Gregmoon yz2b4n

Image: Sarah Morse

When is your trash no longer your trash? Earlier this year, Seattle began enforcing a rule to compel residents to divide refuse into three containers—one for garbage, another for recyclables, a third for compost. Collectors slap red tags on garbage cans containing more than 10 percent of the materials meant for the other two bins. (The ordinance also called for slapping $1 fines on rubbish renegades; mayor Ed Murray has since suspended that plan.) The goal: cut down on the 100,000 tons of food waste—soiled pizza boxes, last night’s lasagna—that accompany noncompostables to an Oregon landfill some 300 miles away. Computer programmer Greg Moon, a lifelong local, is one of eight plaintiffs—most affiliated with Seattle’s Tea Party chapter—who filed a King County Supreme Court suit against the city in July, claiming a warrantless search through the stinky stuff is a constitutional privacy violation. Seattle Public Utilities fired back, clarifying that collectors don’t sift through trash, issuing scarlet tags of shame only when they observe obvious infractions. Nevertheless, says Moon, the rule is a slippery slope, one that could lead to a reeking heap of government overreach.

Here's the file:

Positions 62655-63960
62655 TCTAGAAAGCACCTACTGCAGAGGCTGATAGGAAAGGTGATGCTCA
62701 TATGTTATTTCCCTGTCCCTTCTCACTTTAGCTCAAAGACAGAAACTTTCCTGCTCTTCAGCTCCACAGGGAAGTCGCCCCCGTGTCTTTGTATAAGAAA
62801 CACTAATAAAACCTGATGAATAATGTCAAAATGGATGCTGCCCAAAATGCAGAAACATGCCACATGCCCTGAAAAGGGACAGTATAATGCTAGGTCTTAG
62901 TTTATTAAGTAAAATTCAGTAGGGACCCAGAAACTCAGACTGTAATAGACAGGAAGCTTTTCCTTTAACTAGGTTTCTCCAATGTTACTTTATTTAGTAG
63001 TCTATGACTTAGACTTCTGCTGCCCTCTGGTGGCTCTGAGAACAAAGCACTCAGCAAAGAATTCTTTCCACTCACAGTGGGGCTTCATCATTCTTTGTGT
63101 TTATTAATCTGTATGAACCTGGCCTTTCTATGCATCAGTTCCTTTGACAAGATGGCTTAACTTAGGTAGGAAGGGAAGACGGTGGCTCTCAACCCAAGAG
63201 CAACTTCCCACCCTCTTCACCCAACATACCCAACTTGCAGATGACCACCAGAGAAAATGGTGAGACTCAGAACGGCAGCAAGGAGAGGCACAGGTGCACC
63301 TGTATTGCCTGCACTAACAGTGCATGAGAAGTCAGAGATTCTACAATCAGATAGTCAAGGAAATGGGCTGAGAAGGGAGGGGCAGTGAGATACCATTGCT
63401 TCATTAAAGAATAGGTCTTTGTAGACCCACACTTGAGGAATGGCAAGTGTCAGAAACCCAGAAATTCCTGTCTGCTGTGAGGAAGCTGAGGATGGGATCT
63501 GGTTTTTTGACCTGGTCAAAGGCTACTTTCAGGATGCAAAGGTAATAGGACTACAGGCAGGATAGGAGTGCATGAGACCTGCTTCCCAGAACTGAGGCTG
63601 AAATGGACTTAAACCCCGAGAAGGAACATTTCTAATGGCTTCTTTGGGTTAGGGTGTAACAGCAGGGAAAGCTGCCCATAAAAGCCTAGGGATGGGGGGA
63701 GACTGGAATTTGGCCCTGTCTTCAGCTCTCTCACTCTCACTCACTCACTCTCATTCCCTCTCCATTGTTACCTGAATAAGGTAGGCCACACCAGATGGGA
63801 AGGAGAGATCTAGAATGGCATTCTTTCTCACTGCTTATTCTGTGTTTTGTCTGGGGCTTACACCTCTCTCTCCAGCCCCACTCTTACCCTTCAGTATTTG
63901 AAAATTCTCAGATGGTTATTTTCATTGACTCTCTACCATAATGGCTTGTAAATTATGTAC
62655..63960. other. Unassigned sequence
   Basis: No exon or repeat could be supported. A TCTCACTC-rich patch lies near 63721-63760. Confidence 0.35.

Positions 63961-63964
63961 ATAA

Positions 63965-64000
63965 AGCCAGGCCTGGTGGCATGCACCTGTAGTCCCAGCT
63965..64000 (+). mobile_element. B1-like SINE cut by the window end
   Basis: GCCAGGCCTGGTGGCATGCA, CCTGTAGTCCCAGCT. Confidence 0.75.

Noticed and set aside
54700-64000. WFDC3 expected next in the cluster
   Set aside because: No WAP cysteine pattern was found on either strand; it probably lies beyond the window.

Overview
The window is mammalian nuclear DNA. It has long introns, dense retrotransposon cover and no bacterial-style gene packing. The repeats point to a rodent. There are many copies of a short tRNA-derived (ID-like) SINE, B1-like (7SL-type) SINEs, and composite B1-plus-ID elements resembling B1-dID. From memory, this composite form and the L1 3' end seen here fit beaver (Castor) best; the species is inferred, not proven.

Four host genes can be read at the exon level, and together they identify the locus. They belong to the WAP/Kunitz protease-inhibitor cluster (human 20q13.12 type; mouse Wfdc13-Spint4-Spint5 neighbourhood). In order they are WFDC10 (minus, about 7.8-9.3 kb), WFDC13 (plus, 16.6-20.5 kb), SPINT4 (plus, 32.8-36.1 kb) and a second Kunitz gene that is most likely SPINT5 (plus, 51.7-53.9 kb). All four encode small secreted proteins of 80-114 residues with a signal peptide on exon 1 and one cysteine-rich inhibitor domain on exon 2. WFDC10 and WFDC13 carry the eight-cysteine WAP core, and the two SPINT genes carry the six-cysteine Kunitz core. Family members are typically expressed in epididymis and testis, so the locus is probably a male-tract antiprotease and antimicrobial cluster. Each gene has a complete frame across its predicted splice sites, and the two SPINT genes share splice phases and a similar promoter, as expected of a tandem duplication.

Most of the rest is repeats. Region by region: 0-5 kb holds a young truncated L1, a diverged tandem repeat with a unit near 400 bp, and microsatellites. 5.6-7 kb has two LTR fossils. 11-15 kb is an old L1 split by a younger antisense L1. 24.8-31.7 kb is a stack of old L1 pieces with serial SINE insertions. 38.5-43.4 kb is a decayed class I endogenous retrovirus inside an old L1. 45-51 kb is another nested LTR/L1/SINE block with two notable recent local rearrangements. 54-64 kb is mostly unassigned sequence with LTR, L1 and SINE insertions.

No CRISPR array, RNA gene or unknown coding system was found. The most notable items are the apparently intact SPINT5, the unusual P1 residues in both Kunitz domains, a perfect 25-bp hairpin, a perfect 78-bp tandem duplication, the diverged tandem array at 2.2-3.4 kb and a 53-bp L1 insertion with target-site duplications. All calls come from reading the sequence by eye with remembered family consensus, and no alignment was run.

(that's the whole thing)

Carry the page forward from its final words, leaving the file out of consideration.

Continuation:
As a rule, Seattleites really love their recycling. Are you the exception?

I’ve been an avid recycler since I was a kid. Especially at parties: Everyone’s having a good time, getting drunk, and I’ll be picking up recyclables out of the garbage and putting them in the recycling bin. But then I don’t go inspecting their garbage. If you’re not as avid as I am—it’s America. It’s still a free country.

So inspecting garbage is anti-American? 

We need to challenge the government when these kinds of issues come up, even when they seem trivial. I think it’s important for us to push back as citizens to protect our privacy. Almost everyone I talk to just assumes the NSA has our texts, and our social media, and our voice mail.

Okay, but we’re talking about trash here.

It isn’t a world-changing thing, but there’s the principle. If you stop them on the small things they won’t progress to world-changing things. 

But if the NSA is already reading our texts, aren’t you guys too late?

Yeah but maybe fighting back includes starting at these smaller levels. 

You met several of your fellow plaintiffs at Tea Party events. How did you get involved with the party? 

It started back in 2009 with the stimulus package. It’s funny, there are things that go back to my childhood. I’m a conservationist; I recycle. And ever since I was a kid I hated debt.

Living in such a liberal city, you must get into a lot of political arguments. 

There’s tension sometimes. I’ve had some friends of friends get upset with me. But whether you’re talking about fiscal conservatism or a compost suit, my dad—he’s pretty much a classical liberal—taught me “Disagree, but don’t be disagreeable.” I may disagree with you, but you have your right to speak. I have my beliefs and I’m not afraid to state them. It offends some people. And that’s life.

 

*Update via Seattle Times: A judge declared the ordinance unconstitutional. Good news, Greg!

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